Idling about in Manorbier is easy, so the short climb up to The Ridgeway (at 108 metres above sea level) felt rather more strenuous than it was. Yet this is a ridgeway with fine views in both directions, lasting nearly all the way to Lamphey where the Bishop’s Palace is the main attraction, though there are places to eat and drink, too.
NCR 4 runs along a country lane parallel to the main road and railway, emerging close to the centre of Pembroke and running along quiet roads to the base of the castle. Shortly after re-crossing the Daugleddau Bridge, NCR4 drops to the excellent traffic free cycle route that uses the old rail line from Neyland to Johnston.
Between Johnston and Havefordwest, the railway is still in use, so NCR 4 runs over bridleways and tracks, of which I am always a little wary. The design and surface were actually very good. On the edge of Haverfordwest, ignoring the cycle routes, I turned up into the town centre to take a quick peek at the castle. Finding a place to buy a re-energising bar of chocolate required searching out a supermarket. These seem to be situated down by the ring-road and are connected by useful shared cycle paths – if there is such a thing.
Straying from NCR4 again, the quiet B4330 uses the valley of the Western Cleddau for the first few miles. Shortly after Cuttybridge, a left turn took me along the valley of the Camrose Brook, to the pretty village of Camrose. Church and castle earthworks sit on opposite sides of the valley and my road climbed past the latter through the village.
Then it was back to Pembrokeshire lumpiness, past Roch Castle rather than the extensive earthworks of Keeston castle.
How many castle sites had I passed? I didn’t bother to count, though it did occur to me that if one were seeking to break the world record for the most castle sites passed in an afternoons ride, this would definitely be worth considering as the location for the attempt. Welsh, Normans, English and Flemish had fought over an area that now offers excellent water-sports and excellent cycling or, even, both.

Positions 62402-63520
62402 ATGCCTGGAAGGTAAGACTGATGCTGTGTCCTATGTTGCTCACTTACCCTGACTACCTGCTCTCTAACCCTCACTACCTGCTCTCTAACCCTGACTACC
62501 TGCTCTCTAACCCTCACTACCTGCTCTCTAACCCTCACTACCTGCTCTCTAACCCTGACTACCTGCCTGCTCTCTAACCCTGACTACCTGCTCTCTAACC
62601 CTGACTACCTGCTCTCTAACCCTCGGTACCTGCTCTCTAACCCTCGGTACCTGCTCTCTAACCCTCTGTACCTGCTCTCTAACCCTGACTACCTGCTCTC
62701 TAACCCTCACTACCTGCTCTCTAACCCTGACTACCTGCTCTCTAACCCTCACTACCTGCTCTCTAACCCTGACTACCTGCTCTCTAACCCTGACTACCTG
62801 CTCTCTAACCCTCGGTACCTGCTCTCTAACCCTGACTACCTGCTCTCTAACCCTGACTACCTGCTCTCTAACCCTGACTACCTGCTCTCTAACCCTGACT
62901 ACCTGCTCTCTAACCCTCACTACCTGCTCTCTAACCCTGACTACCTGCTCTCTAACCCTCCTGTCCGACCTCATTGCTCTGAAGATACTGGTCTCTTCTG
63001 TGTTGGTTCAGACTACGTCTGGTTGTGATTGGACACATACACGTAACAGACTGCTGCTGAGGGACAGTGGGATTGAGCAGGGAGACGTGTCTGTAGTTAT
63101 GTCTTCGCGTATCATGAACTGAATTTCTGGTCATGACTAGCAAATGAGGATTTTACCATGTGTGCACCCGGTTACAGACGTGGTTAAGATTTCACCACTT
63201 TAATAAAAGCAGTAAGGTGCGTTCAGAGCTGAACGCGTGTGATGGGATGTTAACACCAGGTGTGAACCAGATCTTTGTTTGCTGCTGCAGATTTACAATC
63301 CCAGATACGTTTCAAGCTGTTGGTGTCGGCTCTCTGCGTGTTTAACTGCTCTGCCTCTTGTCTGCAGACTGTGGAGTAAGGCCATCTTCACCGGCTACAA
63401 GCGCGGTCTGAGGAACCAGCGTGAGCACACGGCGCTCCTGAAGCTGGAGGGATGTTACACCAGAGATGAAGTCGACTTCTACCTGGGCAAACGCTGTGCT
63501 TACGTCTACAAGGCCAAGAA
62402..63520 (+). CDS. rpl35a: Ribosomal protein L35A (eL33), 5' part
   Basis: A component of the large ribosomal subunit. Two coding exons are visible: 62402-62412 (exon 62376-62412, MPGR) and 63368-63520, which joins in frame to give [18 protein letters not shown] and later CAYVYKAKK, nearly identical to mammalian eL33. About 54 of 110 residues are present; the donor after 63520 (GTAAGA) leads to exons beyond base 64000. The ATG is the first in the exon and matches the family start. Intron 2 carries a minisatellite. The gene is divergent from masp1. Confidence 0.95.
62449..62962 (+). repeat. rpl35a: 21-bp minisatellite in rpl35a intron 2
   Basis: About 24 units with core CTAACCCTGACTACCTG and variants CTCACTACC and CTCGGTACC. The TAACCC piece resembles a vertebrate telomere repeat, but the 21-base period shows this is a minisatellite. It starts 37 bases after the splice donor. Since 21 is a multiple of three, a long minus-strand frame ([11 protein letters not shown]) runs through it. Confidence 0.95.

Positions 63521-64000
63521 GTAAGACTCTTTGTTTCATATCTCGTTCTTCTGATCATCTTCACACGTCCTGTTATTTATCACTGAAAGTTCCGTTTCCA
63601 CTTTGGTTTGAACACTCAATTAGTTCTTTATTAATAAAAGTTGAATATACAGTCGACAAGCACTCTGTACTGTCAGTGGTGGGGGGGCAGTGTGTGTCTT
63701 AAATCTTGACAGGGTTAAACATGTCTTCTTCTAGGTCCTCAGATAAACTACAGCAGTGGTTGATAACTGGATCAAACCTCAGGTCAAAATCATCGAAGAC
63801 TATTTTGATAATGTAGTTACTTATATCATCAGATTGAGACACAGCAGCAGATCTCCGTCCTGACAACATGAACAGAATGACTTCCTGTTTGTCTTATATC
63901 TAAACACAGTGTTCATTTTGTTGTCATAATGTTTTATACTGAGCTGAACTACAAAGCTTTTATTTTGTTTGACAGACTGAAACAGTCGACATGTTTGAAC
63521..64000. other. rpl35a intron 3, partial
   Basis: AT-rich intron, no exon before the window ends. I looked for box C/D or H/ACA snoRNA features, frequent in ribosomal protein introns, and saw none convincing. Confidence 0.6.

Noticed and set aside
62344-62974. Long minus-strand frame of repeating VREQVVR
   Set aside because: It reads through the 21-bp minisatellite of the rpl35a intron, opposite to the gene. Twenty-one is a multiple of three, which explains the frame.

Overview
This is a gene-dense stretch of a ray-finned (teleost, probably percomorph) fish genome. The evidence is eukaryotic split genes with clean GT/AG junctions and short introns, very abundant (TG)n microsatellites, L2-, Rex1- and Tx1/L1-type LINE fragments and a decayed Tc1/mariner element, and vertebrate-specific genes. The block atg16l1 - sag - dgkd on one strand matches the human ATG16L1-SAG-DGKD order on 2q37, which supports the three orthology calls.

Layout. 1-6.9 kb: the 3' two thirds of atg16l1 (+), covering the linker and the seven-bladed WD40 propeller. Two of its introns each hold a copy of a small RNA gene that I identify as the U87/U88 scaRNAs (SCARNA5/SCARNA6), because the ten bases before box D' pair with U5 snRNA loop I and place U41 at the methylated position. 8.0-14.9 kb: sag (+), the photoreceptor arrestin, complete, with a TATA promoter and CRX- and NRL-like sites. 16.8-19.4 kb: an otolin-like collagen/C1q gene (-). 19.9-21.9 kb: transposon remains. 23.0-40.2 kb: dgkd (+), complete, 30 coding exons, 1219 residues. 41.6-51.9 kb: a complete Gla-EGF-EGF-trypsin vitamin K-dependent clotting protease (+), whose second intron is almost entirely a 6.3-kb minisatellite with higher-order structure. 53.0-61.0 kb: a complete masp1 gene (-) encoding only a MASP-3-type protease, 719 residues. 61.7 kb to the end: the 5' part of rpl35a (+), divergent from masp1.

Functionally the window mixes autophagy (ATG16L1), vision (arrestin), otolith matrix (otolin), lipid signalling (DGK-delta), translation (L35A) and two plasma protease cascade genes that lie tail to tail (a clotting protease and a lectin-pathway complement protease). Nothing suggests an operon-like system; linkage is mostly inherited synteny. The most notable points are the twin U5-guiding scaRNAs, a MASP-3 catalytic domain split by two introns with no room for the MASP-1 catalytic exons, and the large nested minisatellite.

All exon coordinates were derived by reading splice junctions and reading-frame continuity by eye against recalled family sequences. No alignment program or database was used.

The northern fork of the Legend’s Cycle Route is NCR47. It leaves NCR4 at Carmarthen. the two meet again at Fishguard. 47 rolls across Carmarthenshire and the lower slopes of the Preseli Mountains; 4 runs closer to the coast, but rarely along it. It takes in Tenby, St. David’s and many of the places already mentioned. Both will offer the occasional lung-buster, but your reward will be almost immediate.
A Fishguard loop is entirely possible and would make a good Tour of Pembrokeshire - were that not already the name of a tremendous sportive based at St. David’s.
The Preseli Mountain route is glorious. Open hillsides dotted with ancient sites, viewed from a narrow asphalt lane, with birds of prey circling. This is truly legendary cycling - no matter how slowly you go. The Preseli section is not long; draw it out. The area around Rosebush, just north of the route, is well-worth some time. However, the whole of NCR47 is grand and you do want leave some time to take in Fishguard/Abergwaun. Let the Legends website guide you.
The rolling upland NCR47 is a contrast to NCR4. Cycling north from St. David’s, the route does not give more than long views of the sea. Try taking some of the side roads to descend to the coast. The return will be stiff, but Abereiddi, Porthgain and Abercastle all have attractions; spectacular sea-side quarries in the cliffs, industrial buildings that serviced the industry, the roofless former homes of workers - and beaches. Why not arrange a coasteering session with one of the local outdoor adventure companies? Too close a look at the coast for me, but might be just up your street.
The point is that you have to head off the route to really see this spectacular coastline. Gorse banks sometime line the roads, but there are neat villages - such as Trevine/Trefin - and lush valleys with a touch of the rain forest about them. You’ll not be short of descents either, as NCR4 rolls into Fishguard. Signposting is excellent throughout - at least, on my last trip.
Legendary! don’t think that is overdoing it either.
For general info http://www.visitpembrokeshire.com
For Manorbier Castle visit www.manorbiercastle.co.uk
For Lamphey Palace visit www.cadw.wales.gov.uk/daysout/lampheybishopspalace
For Pembroke Castle visit http://pembroke-castle.co.uk/
There are railway stations at Manorbier, Lamphey, Pembroke and Pembroke Dock. On another line there are stations at Milford Haven, Johnston and Haverfordwest. On neither line are trains frequent and connection times can be lengthy. The junction for the two lines is at Whitland, though some trains may require additional changes. On the whole, cycling is shorter and may be quicker! There is a station at Fishguard, too.
In season, refreshment stops are unlikely to be hard to find, though the situation can be very different out of season.
For the Celtic Trail West see https://www.sustrans.org.uk/ncn/map/route/celtic-trail
For the Legends route see http://southwest.wales/cycling/index.html
PUBLISHED AUGUST 2017